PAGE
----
I’ve had a love for libraries and research centers since I was a child and this recent finding of mine fromt his past year is why. Libraries and research centers often hold secrets, forgotten knkowledge and are often a portal to the past. Dusty shelves and the smell of old books in the stacks is something I remember well from my childhood. This is where you find the out-of-print books you can’t order anywhere else or get an e-copy of on your Kindle. This is the place where encoded knowledge goes to be forgotten or, all to often, die. But every once in awhile, something from the past is discovered. The article I detail below is a prime example of how these centers often serve as a window to the past.
This newstory I ran across awhile ago is simply too neat not to share – especially since I am a graduate of the Library Science program at IU. Patrick Feaster is a media historian at IU, Bloomington and has recreated what may be the oldest record in the world. The original post from IU can be located here:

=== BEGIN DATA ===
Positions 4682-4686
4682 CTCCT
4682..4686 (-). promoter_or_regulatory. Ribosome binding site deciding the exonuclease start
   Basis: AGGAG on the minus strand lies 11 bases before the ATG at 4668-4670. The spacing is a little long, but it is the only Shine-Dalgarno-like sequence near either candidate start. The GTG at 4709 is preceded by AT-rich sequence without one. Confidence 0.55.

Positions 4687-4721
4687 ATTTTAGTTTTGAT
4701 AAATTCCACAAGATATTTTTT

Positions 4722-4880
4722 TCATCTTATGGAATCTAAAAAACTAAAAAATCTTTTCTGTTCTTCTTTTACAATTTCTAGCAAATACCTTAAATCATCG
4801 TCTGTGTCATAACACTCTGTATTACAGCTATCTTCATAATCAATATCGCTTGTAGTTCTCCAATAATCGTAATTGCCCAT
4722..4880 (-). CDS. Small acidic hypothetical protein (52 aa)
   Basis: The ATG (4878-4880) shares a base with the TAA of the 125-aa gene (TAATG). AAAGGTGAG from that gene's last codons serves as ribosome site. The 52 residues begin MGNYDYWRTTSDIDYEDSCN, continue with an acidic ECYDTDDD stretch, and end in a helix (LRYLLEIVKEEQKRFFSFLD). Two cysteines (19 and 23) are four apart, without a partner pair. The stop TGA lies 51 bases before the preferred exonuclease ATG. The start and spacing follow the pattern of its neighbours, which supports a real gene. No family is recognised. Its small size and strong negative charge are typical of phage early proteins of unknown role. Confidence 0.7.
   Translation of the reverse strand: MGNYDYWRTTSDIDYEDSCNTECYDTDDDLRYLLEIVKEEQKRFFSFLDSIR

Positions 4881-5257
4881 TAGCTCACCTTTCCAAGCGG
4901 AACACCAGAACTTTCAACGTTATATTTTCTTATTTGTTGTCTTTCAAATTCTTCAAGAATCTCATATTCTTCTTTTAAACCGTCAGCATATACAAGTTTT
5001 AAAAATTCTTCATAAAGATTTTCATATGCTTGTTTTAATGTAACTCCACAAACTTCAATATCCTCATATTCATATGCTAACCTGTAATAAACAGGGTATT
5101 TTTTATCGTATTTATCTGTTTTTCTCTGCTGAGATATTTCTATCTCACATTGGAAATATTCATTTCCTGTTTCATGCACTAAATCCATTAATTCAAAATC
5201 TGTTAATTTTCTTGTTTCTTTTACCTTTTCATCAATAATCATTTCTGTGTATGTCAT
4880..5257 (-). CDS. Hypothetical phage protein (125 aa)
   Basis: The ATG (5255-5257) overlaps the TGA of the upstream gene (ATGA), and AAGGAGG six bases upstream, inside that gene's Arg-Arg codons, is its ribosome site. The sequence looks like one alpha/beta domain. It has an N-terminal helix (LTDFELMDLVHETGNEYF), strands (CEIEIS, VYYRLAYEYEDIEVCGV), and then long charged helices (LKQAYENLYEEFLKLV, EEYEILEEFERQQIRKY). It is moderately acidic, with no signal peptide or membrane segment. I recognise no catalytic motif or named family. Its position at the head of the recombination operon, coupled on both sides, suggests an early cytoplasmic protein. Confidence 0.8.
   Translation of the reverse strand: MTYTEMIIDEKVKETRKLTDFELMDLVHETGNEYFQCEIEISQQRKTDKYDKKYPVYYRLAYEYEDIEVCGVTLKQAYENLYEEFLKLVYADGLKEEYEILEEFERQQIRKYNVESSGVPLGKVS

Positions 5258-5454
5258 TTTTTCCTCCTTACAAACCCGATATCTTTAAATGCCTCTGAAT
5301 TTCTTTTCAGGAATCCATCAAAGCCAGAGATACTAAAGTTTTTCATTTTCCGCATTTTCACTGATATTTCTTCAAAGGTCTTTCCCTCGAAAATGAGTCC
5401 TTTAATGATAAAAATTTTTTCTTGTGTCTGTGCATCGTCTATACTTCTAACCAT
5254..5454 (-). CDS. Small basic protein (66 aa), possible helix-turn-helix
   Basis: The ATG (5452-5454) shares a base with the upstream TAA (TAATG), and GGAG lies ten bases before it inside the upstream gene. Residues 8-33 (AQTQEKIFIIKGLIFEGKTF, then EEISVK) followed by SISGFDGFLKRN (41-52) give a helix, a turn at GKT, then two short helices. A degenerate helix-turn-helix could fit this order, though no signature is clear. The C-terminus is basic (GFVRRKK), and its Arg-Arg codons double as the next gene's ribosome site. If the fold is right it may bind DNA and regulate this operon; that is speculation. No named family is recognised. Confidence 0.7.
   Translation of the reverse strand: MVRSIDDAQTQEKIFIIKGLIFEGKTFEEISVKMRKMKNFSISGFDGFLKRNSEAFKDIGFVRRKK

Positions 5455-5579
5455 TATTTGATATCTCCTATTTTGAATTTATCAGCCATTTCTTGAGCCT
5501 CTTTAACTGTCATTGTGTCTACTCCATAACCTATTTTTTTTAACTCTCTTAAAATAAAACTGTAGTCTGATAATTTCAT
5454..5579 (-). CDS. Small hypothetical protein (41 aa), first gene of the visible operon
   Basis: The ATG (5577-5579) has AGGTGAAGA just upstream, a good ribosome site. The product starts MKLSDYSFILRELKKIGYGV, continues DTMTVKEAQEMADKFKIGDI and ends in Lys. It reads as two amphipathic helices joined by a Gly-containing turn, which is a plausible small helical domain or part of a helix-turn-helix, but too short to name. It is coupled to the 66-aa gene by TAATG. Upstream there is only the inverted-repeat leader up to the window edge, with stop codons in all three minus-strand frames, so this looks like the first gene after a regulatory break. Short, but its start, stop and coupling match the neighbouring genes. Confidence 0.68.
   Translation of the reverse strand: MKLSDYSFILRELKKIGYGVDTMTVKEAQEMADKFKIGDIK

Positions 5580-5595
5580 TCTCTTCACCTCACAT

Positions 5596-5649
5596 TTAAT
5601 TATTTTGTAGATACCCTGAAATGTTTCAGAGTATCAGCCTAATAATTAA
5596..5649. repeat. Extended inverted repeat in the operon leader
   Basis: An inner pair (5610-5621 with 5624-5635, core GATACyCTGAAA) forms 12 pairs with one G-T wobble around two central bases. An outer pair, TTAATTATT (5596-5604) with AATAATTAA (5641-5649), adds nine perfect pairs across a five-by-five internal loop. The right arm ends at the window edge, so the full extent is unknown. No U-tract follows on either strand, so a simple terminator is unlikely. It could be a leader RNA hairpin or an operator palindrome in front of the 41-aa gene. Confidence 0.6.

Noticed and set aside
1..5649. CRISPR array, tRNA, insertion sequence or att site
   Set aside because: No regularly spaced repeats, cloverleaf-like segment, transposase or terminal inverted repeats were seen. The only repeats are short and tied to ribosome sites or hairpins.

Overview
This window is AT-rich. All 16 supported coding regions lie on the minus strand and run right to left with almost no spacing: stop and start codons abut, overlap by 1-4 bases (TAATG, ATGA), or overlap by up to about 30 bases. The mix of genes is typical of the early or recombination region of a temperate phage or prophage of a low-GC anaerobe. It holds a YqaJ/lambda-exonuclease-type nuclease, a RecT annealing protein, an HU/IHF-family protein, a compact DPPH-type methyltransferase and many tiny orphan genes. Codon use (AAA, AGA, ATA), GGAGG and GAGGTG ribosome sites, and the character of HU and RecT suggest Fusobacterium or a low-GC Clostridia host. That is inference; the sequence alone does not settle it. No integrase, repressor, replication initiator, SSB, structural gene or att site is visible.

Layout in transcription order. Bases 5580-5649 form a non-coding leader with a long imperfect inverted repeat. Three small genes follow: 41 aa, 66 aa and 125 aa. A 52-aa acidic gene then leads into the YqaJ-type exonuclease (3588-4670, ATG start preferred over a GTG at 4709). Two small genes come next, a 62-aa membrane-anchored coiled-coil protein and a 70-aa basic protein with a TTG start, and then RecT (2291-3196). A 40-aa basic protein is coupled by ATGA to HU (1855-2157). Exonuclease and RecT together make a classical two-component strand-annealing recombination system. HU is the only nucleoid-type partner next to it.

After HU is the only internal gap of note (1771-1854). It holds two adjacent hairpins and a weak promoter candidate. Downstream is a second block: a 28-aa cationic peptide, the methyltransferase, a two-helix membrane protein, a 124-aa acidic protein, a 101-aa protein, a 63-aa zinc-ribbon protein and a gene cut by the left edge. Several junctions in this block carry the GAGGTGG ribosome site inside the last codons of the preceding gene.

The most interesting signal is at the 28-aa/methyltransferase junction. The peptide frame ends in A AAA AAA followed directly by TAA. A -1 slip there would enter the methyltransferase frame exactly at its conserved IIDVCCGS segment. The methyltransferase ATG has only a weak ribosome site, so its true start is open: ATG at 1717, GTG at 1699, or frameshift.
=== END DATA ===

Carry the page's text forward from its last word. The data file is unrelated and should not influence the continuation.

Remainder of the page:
Gizmodo also ran a post on it:
But a real quick rundown goes like this: Feaster found an image of the record in the stacks at the Herman B Wells Library when researching for one of his courses. He has recreated sound recordings from images in the past and that is exactly what he did with this record image through the use of software and “de-spiraling” the record via the image. What he discovered was the voice of the Father of the Gramophone, Emile Berliner.
This is a fascinating article and illustrative of what we can achieve with media technology today. You can see some clips of Feaster explaining the process here: Feaster Revives Oldest Audio Recordings.